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The Chifwema Arboretum aims to enhance knowledge and understanding of Zambia’s indigenous trees and plants, their ecology, and the benefits they bring to the environment, our climate and to the wellbeing of humans and wildlife.
The Chifwema Arboretum covers an area of around 30 acres where the natural vegetation is Miombo woodland, dominated by Brachystegia, Julbernardia and Isoberlinia species. The area was intensively farmed in the 1960s and the natural vegetation removed. Since 1990, other than occasional controlled fires to burn off excessive bush litter, periodic grass cutting to represent natural grazing patterns and some plantings and removal of invasive species, the land has been allowed to transition back to entirely natural indigenous woodland. There are now over 100 species of trees occurring in Chifwema Arboretum. Several species which are otherwise poorly represented across Zambia’s landscapes, occur in the Chifwema Arboretum including Bolusanthus speciosus, several different Ficus species, Parkia filicoidea, and Stereospermum kunthianum.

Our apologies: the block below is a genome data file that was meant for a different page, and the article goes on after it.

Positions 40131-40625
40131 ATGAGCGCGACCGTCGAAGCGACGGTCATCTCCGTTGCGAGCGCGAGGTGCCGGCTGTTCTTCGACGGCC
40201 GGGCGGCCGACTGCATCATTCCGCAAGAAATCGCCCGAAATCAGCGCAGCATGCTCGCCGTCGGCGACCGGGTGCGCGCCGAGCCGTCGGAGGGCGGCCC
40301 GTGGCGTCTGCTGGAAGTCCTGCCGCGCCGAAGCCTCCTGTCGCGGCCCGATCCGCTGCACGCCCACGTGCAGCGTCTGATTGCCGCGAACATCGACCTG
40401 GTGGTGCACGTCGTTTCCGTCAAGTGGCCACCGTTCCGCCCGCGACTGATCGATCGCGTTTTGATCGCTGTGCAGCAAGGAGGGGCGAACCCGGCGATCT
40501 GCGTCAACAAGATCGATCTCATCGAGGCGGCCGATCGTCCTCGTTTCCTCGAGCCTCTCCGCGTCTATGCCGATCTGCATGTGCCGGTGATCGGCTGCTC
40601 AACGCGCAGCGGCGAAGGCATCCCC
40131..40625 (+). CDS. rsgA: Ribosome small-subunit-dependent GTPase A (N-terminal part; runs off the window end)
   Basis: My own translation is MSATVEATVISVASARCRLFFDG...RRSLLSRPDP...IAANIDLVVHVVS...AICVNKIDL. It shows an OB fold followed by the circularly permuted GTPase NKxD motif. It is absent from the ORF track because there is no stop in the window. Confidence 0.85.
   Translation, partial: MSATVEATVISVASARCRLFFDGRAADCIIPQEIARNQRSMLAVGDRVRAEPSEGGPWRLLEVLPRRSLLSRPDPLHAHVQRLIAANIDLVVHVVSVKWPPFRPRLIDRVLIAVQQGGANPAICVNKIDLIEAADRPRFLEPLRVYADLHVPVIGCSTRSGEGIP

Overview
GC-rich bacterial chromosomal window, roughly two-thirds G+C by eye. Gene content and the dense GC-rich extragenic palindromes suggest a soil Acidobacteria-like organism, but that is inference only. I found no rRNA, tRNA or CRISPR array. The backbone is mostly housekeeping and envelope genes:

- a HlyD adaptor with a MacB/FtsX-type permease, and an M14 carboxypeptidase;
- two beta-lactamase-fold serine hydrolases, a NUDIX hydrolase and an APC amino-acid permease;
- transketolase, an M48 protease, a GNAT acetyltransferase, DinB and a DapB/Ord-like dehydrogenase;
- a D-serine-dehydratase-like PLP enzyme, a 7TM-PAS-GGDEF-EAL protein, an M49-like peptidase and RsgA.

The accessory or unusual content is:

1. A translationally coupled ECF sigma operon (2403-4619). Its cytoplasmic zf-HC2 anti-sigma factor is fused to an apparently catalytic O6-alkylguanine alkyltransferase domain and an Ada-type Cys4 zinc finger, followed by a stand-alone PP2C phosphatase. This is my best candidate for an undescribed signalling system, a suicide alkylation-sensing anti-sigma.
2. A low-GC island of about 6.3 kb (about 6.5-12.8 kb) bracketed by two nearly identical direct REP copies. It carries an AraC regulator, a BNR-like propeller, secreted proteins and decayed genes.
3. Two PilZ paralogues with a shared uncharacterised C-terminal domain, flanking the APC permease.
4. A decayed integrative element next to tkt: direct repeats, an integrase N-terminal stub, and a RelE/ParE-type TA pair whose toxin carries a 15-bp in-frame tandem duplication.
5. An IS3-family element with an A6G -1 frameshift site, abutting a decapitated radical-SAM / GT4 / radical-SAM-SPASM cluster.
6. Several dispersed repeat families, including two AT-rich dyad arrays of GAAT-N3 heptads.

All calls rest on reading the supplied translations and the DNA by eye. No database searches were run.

The Chifwema Arboretum is attempting to propagate a range of hardwood species that are under extreme pressure from both commercial and illegal logging and subject to impacts of wild fires from encroaching agriculture. These include Baikiaea plurijuga (commercial timber names African teak, or Zambezi redwood), Guibourtia coleosperma (Rhodesian copalwood, or Muzauli), Pterocarpus angolensis (Mukwa, Muninga, Kiaat), P. rotundifolia (Padauk) and P. tinctorius (Mukula) and Dalbergia melanoxylon (African blackwood, African ironwood, or Zebrawood). These species although listed as Lower Risk/Near Threatened by IUCN.